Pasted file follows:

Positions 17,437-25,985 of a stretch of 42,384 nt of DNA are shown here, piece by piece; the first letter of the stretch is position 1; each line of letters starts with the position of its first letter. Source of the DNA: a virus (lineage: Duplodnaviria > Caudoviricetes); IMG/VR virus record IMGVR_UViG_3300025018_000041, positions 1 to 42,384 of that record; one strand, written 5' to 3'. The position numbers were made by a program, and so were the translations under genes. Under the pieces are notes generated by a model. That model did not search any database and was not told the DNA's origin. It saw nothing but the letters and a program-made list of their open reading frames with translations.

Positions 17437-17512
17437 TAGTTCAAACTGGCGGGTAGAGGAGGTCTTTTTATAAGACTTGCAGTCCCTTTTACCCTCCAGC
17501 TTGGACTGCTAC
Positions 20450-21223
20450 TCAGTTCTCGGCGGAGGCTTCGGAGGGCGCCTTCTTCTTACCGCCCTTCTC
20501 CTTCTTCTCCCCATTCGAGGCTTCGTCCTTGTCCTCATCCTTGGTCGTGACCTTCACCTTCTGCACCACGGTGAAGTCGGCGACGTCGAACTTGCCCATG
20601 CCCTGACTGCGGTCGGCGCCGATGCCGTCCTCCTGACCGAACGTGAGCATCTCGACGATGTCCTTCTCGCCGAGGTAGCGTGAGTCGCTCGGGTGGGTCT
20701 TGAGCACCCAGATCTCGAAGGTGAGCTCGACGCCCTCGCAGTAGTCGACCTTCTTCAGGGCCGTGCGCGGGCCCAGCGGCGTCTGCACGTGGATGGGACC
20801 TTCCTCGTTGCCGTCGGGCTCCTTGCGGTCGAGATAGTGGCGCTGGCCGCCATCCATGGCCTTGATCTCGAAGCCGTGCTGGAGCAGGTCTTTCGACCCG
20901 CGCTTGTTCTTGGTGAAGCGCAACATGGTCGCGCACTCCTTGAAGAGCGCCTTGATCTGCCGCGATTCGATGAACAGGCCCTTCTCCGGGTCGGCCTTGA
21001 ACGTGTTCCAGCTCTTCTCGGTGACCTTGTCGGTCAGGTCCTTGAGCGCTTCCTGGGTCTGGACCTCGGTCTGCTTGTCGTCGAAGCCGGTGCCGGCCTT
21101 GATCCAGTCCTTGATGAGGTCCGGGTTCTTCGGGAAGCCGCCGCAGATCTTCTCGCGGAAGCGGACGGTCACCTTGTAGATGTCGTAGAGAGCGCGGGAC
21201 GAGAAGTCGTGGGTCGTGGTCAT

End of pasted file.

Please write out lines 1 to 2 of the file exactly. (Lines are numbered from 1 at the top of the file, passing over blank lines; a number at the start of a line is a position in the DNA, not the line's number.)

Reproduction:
Positions 17,437-25,985 of a stretch of 42,384 nt of DNA are shown here, piece by piece; the first letter of the stretch is position 1; each line of letters starts with the position of its first letter. Source of the DNA: a virus (lineage: Duplodnaviria > Caudoviricetes); IMG/VR virus record IMGVR_UViG_3300025018_000041, positions 1 to 42,384 of that record; one strand, written 5' to 3'. The position numbers were made by a program, and so were the translations under genes. Under the pieces are notes generated by a model. That model did not search any database and was not told the DNA's origin. It saw nothing but the letters and a program-made list of their open reading frames with translations.

Positions 17437-17512